I've seen several comments on not knowing the root cause of the battery failure, yet about ten days ago All Nippon Airways made this statement: Japan probe finds miswiring of Boeing 787 battery on ANA flight that made emergency landing | StarTribune.com


"TOKYO - A probe into the overheating of a lithium ion battery in an All Nippon Airways Boeing 787 found it was improperly wired, Japan's Transport Ministry said Wednesday.
The Transport Safety Board said in a report that the battery of the aircraft's auxiliary power unit was incorrectly connected to the main battery that overheated, although a protective valve would have prevented power from the APU from doing damage."
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Old 2nd Mar 2013, 15:56
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Root cause of battery failure
I've seen several comments on not knowing the root cause of the battery failure, yet about ten days ago All Nippon Airways made this statement: Japan probe finds miswiring of Boeing 787 battery on ANA flight that made emergency landing | StarTribune.com

Americanflyer.

Root cause and they found miswiring may not be linked to these events.

Miswiring is often found, not perfect, but will not always cause problems.

These events are not looking like a single problem and also not looking like a quick fix.

Both Boeing and the FAA with have to fully understand how this system was certified and allowed such shortfalls getting through the system.

Then understand how 100/150 batts could be replaced in service life and just waiting around to see what happens next, keep changing batts at that rate or hoping newer batts will fix the problem.

I'm guessing Boeing were working hard on these batt issues before the two events than got the aircraft grounded, maybe they should of been working harder.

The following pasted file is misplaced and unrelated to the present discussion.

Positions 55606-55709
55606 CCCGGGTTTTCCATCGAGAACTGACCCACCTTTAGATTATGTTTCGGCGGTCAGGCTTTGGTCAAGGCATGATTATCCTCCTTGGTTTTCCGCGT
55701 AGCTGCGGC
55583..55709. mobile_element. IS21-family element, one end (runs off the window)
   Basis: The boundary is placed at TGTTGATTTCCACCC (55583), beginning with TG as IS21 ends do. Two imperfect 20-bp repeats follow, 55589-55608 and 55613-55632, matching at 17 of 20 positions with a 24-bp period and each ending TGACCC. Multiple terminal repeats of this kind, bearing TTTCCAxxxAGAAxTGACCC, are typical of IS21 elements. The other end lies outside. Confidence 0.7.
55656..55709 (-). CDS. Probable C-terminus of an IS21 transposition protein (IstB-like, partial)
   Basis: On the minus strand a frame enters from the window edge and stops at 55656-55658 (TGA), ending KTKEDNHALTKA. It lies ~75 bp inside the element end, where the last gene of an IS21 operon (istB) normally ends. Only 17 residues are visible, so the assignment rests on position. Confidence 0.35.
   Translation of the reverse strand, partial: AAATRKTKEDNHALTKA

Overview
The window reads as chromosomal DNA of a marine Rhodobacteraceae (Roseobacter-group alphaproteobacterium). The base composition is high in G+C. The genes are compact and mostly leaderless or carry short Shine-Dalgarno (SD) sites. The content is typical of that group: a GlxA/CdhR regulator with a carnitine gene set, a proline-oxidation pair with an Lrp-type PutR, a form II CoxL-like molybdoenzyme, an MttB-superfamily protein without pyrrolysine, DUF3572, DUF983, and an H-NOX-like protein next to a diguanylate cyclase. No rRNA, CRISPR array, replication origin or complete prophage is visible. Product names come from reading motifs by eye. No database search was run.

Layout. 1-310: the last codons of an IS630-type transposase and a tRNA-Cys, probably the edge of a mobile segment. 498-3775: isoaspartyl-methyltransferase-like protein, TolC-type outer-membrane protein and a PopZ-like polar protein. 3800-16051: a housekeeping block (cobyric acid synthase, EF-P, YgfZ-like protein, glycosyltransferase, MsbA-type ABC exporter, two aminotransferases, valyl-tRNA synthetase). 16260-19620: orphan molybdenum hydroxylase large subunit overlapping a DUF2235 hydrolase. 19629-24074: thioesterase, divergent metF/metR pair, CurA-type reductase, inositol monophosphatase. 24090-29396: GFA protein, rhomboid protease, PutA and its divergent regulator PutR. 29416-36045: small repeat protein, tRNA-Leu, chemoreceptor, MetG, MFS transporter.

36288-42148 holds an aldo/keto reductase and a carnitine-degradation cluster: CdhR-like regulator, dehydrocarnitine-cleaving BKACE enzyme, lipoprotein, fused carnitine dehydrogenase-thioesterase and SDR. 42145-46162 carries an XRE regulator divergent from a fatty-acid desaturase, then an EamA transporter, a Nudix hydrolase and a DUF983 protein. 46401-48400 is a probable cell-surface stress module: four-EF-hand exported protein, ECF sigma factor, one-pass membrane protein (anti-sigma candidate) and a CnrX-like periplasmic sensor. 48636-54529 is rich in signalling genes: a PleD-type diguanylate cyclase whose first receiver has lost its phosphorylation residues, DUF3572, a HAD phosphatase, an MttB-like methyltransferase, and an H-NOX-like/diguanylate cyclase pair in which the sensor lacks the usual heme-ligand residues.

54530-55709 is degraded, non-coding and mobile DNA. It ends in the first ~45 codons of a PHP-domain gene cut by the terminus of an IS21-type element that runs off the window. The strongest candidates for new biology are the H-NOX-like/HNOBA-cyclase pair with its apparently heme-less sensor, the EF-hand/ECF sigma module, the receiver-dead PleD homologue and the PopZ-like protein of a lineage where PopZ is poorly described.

The A350 team have been handed a golden egg with the 787 problems, am sure they will make the most of it, maybe they they will see it as pay back for the A380 spoiler/748i saga.

I hope the 787 gets fixed sooner than I think it will, what an aircraft after MSN 90 and they get the weight down.
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Old 2nd Mar 2013, 17:08
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Joetom:

Then understand how 100/150 batts could be replaced in service life and just waiting around to see what happens next, keep changing batts at that rate or hoping newer batts will fix the problem.
There are several entities involved in this chain of responsibility: Boeing, Thales, GSYuasa, Securaplane. Remind me if I've left anyone out. Before the fires, this was already a touchy issue. Who is responsible for and gets to pay for the maintenance? After the fires, I'm guessing that not one memo moves within or between any of these companies without corporate legal going over it with a fine-toothed comb.